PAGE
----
Taking Wing

Raynard Walker handles three businesses (a food truck, a home-based catering company, and DreadLife Kitchen) and two cuisines: Caribbean and Southern soul food. Portrait by Rachel Pressley

Raynard Walker is running a cottage industry in wings at DreadLife Kitchen in Edneyville. The Hendersonville native started with a home-based catering company and then launched a food truck before he opened his brick-and-mortar space last spring in a former diner along rural Chimney Rock Road.

On a Friday night about six weeks ago, the line for to-go wings stretched almost to the door, with some customers carrying out stacks of boxes as high as their heads (it was, after all, March Madness season: prime time for wings). DreadLife serves both fried wings and the smoked variety preferred by some connoisseurs, and they come in nine secret-recipe flavors, including three different sauces based around honey. Last spring, the restaurant won the Asheville Wing War’s “People’s Choice Award” in the traditional category.

Photos by Rachel Pressley

And there is something deeply traditional about what Walker’s doing with DreadLife. The vibe is easy, ultra-casual, and marked by a strong wave of regulars. “Everywhere I go now,” says Walker, “people say, ‘Hey, you’re the wing guy!’” He emphasizes the realness of what he’s doing, including using local farm produce in season. 

“Basically, you can’t pull up anywhere around here and get the same kind of food I’m serving. Everything is authentic. Nothing is canned, ever.” 

The DreadLife influence is marinated in family at every turn. Walker says he was 14 by the time he got to know his dad. So when he had his own son, Tykel Landrum, soon after, when he was only 15, he was determined to change the pattern, including working hard to manifest his culinary career.

“We grew up together,” says Walker, who’s hugely proud of his son’s accomplishments: Tykel was a star football player at Hendersonville High — “he was WNC’s best-ever receiver; you can look it up” — and now plays for Wingate University. (Walker also has an 11-year-old son.)

Walker’s house specialties include fried corn, banana pudding, and smoked or fried wings in a variety of sauces.

Family is also responsible for Walker’s recipes, though he always adds his own twists. He says he got to know Caribbean food because of women in his family, aunts and sisters, who dated Jamaican guys. Relatives from his father’s side are based in Florida, and they source him his spices from the islands

Jamaica’s flag colors are painted on the restaurant’s exterior and interior, and portraits of Bob Marley grace each side door, maintaining the title theme. But it’s definitely not the high-concept surge of, say, the Nine Mile juggernaut in Asheville. There aren’t any $10 rum cocktails on the menu at DreadLife, for instance; instead, the alcohol-free establishment is known for its sweet tea.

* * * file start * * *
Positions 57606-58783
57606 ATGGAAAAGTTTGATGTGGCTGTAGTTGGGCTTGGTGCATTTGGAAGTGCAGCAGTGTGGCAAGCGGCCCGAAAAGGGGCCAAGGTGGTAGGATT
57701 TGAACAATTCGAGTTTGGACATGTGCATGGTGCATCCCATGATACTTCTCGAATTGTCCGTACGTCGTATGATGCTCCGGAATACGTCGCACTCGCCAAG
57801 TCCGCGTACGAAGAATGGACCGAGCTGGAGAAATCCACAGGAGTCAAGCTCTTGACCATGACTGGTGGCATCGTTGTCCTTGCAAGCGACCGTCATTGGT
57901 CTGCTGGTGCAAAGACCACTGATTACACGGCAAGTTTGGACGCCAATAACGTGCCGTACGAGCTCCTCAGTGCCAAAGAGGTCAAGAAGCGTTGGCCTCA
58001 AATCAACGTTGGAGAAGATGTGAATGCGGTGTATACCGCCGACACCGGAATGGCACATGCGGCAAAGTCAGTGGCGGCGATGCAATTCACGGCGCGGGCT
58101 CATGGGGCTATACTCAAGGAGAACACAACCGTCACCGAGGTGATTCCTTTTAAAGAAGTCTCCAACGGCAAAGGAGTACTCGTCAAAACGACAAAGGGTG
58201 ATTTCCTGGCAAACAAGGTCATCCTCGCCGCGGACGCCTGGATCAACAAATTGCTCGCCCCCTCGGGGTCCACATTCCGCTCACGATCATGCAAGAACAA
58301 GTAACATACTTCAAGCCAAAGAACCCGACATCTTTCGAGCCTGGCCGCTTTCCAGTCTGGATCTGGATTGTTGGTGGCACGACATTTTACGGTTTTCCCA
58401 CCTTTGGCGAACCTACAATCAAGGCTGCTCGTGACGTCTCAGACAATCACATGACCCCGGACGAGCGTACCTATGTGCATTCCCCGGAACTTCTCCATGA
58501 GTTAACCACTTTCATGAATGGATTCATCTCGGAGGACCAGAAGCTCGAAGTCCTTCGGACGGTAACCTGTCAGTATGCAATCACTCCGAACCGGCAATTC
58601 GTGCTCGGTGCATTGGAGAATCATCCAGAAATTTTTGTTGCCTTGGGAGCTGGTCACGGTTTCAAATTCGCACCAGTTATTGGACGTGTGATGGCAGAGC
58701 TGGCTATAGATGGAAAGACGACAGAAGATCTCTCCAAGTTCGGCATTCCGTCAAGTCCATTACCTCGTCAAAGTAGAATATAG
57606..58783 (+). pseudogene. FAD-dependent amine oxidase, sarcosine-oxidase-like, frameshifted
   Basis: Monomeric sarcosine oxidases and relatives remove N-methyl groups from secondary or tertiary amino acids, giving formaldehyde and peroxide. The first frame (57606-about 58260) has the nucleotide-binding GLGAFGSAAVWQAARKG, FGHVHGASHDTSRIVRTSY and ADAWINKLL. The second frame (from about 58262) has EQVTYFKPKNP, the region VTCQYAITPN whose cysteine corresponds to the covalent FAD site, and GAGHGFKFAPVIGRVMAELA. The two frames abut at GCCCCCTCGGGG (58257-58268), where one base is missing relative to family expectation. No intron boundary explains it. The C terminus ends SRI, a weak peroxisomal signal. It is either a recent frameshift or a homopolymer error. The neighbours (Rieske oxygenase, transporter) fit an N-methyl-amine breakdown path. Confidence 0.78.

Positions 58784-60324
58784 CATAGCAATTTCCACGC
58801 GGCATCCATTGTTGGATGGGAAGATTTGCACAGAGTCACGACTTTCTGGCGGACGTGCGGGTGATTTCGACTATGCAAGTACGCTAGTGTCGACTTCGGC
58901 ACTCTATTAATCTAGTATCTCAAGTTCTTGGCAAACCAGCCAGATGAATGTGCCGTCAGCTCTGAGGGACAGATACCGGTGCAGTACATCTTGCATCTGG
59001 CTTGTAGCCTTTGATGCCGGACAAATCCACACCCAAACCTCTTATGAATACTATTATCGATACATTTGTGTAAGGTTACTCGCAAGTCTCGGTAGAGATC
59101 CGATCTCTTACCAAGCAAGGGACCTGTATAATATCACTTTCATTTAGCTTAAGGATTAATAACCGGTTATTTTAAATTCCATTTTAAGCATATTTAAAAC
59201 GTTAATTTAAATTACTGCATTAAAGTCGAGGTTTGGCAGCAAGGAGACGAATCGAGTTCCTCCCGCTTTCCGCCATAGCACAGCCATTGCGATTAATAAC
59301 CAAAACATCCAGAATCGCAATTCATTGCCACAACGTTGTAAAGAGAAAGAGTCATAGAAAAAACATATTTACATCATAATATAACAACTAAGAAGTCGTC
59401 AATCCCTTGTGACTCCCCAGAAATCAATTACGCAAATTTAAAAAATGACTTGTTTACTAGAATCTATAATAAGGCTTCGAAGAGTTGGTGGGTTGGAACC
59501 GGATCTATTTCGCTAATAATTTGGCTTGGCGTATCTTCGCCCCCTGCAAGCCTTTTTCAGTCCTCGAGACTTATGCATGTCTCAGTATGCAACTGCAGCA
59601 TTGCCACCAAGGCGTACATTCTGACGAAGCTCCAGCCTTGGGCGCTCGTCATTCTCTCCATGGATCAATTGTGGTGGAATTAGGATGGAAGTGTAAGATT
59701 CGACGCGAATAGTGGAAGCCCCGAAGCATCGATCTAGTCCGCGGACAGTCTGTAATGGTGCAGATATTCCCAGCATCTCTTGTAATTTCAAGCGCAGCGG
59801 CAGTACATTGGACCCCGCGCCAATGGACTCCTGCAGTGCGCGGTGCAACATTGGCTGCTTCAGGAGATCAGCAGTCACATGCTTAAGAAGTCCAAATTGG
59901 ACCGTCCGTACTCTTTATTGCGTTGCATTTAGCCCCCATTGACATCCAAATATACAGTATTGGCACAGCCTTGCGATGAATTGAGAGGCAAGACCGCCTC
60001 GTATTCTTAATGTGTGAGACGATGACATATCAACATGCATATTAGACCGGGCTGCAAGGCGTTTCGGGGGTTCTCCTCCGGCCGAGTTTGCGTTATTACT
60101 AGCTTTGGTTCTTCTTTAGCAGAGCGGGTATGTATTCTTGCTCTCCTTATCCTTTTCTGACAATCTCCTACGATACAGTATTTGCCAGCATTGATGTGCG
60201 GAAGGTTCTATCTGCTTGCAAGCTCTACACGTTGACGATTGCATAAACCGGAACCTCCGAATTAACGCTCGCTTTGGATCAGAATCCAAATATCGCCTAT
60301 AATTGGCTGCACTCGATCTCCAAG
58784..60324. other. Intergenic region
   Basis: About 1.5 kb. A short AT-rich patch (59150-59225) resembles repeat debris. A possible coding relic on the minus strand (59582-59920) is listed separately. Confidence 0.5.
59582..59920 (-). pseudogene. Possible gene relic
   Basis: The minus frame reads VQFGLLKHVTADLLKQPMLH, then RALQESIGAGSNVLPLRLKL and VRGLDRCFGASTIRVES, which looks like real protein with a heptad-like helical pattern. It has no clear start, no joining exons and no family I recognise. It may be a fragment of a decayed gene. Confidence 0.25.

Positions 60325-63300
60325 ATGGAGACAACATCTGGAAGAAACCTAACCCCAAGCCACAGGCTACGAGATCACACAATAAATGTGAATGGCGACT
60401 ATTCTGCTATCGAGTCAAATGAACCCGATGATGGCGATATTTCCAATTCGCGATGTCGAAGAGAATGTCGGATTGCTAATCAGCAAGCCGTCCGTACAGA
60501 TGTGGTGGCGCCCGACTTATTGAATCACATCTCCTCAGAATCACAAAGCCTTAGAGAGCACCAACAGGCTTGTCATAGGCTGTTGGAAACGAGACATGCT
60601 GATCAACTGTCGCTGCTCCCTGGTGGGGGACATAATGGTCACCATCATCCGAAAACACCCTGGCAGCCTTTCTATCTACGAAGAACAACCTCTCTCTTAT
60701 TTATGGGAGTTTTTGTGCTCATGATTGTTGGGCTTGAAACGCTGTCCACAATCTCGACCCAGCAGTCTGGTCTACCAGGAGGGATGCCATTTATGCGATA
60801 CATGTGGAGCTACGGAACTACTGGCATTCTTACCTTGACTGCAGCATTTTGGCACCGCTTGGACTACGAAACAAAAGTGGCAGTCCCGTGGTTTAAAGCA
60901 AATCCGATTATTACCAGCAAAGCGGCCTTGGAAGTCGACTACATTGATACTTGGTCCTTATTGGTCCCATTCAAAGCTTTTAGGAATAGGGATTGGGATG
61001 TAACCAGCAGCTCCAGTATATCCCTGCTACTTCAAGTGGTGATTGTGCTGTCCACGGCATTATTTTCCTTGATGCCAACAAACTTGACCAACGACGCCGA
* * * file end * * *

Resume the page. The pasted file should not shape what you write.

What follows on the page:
At heart, this is an old-fashioned soul-food place. Walker says his mother gave him a foundation in the Southern staples on the menu. “She always used to think she could cook better than me,” he jokes. But now, when she tastes one of his dishes, her approval suggests that he’s taken the lead.

At DreadLife, the prices are low and most dishes are piled high. The fried catfish nuggets with homemade tartar sauce are extremely satisfying, as good as any you’d find in a Gulf Coast fish house. The usual Friday-night seafood special is crab legs, but on this night, Walker’s rich, spicy Jerk marinade made its way onto salmon steak, too. (He also offers this classic flavor as a dry rub.) 

Walker’s different flavors of wings are remarkably distinct, garlic parmesan being a highlight. Caribbean plantains are on the appetizer list, and so are such old-school Deep South sides as fried corn. The kids’ grilled-cheese sandwich is perfectly buttery from crust to crust, a seemingly minor point, but important nonetheless: the quality of any homestyle restaurant begins with its treatment of this basic item. 

Walker is a savvy entrepreneur who doesn’t limit himself, and the menu features many all-American favorites. The Philly cheesesteak, which can be customized with chicken in three sauce flavors, is frequently mentioned in online reviews, and the loaded salad plates, including one with steak, are served with homemade ranch dressing. The chef/owner also does beef brisket and other classic barbecue, and his weekly specials include such detours as a Taco Tuesday and a Pasta Thursday. The South’s quintessential dessert, banana pudding, makes the regular menu, and sometimes homemade cake.

Photo by Rachel Pressley

Down time is rare. When he’s not running the new restaurant, Walker still operates his catering business and his in-demand food truck.

“It’s a headache,” he admits. “It is. But somehow I manage to make it all happen.”

DreadLife Kitchen, 3591 Chimney Rock Road, Edneyville. Hours are Tuesday and Wednesday, 11am-8pm, and Thursday through Saturday, 11am-9pm. Catering is available within a 40-mile radius. For more information, call 828-595-9528 or check out Dreadlife Kitchen on Facebook or at dreadlifekitchen.wixsite.com/mysite.

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